1. Globally significant: At 16 million hectares, the Great Western Woodlands (GWW) is the largest intact temperate woodland left on Earth. In South Africa, Europe and the Americas, this type of woodland has been mostly cleared, fragmented and degraded.
2. Remarkable richness: This special place is home to a remarkable richness and diversity of plant life. There are more plant species in the GWW than in the whole of Canada. Further, 30% of Australia’s gumtree species are found here making it our Eucalypt heartland.
3. Threatened species: Due to its size and relative health, the GWW is a safe haven for many our our most threatened creatures. Animals that have become rare in other parts of the country, such as malleefowl, scarlet-chested parrots, bilbies and numbats, are still found living happily in the Woodlands.
The GWW is at risk of suffering a ‘death by a thousand cuts’. Successive governments having failed to adequately recognise, protect, and manage the Woodlands which has placed unnecessary and significant strain on this great wild place.
Infrastructure for large-scale mining and agricultural projects such as roads, cleared land, and planned new barrier fences presents a serious threat of extensive fragmentation of the Woodlands. This is putting strain on the land’s natural processes, disturbing native wildlife corridors, and facilitating the spread of foreign pest species.
Many large bushfires combined with prescribed burning operations ordered by the state government have resulted in Woodland areas being incinerated too frequently to allow proper ecological recovery.
Too many great wild places are lost simply because people are unaware of their environmental and cultural importance. We’re committed to raising awareness about the GWW and threats it faces both locally and nationally. From our point of view, the more people who understand the significance of what we stand to lose, the better.
In order to do this we’re building alliances with key stakeholders: Traditional Owners, scientists, politicians, mining companies, and local communities.
As part of raising awareness, we’re highlighting and campaigning against several specific threats to the area. Putting pressure our elected representatives to do a better job in realising the significance of this incredible natural asset is of the highest priority.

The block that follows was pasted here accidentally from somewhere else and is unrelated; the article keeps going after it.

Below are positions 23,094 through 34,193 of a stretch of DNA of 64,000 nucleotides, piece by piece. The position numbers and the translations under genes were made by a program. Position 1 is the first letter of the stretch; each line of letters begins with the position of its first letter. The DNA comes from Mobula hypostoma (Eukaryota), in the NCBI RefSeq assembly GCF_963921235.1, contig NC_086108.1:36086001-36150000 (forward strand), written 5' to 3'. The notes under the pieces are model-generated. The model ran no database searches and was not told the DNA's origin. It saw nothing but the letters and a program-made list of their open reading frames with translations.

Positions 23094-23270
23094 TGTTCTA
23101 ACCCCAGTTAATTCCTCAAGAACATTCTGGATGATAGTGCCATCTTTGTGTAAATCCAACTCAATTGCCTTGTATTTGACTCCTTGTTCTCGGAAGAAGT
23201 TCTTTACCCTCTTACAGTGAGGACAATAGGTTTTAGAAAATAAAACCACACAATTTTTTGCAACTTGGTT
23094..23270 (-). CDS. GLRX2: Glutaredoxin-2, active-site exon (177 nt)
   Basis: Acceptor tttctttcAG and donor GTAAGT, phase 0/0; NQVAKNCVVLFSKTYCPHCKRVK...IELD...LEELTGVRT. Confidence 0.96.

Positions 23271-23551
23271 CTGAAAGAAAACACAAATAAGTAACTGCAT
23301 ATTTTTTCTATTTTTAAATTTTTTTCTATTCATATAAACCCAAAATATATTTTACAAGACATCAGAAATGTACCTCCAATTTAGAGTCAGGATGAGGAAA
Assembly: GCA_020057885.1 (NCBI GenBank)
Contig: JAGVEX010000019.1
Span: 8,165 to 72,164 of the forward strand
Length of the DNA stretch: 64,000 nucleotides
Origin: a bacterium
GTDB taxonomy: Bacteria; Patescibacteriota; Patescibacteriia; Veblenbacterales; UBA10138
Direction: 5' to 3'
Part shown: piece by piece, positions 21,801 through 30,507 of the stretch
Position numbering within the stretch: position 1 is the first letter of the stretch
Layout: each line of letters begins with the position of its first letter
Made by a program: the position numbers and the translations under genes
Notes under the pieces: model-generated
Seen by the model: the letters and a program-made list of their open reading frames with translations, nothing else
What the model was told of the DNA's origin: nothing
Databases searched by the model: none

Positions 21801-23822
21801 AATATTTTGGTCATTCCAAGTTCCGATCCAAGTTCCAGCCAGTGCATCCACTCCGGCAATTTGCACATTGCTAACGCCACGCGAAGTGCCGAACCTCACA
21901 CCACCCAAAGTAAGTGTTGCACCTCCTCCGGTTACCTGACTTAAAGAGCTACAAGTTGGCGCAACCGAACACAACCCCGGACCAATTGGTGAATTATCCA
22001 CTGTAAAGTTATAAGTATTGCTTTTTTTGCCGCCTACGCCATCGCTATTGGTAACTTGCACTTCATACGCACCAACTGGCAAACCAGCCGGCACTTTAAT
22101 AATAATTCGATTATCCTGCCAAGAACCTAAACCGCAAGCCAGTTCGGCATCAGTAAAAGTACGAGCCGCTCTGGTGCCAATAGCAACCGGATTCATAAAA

So far, we’ve been successful in forcing the Western Australian state government to deliver their first ever Biodiversity and Cultural Conservation Strategy for the region. This an awesome step in the right direction from our point of view!
One of the wonderful features of the Great Western Woodlands are the amazing "Banded Ironstone Formation" (BIF) Ranges, such as the Helena and Aurora Range. The Range has been described by the Environmental Protection Authority (EPA) as "one of the more significant biodiversity assets in WA". It is also known as the "jewel in the crown" of the Great Western Woodlands. But now this ancient and unique landscape, loved by all, is under imminent threat of being destroyed forever by mining.
We are working to ensure its secure protection as a National Park with support from Traditional Owners and the wider community. Read more about the Range, why it's so special, why it's under threat and how you can help protect it.
The GWW is a massive ‘carbon bank’. It is estimated that around 950 million tonnes of carbon are stored in the GWW’s soils and vegetation alone.
We know that the GWW is also the largest unfragmented temperate woodlands left in the Southern Hemisphere, and they also support over 3000 native species. Our vision is one that protects the incredibly unique and important ecology of the area.
The Woodlands also have a rich and living Indigenous culture. We’re supporting Traditional Owners to re-establish their traditional burning methods and to manage protected areas and promote Indigenous culture as rangers.
There’s also a growing focus on tourism in the area, with signs popping up throughout the Woodlands to educate visitors about the extraordinary land they’re driving through.
You can help us protect the Great Western Woodlands. Donate to the Wilderness Society today and be a part of something incredible for Australia. Or visit our current campaign focus page to take action.
- Report: The extraordinary nature of the Great Western Woodlands.
- Report: Green Carbon in the Great Western Woodlands: A global opportunity.
- Report: DEC's Biodiversity and Cultural Conservation Strategy for GWW.
- Science statement in support of GWW
- More reports.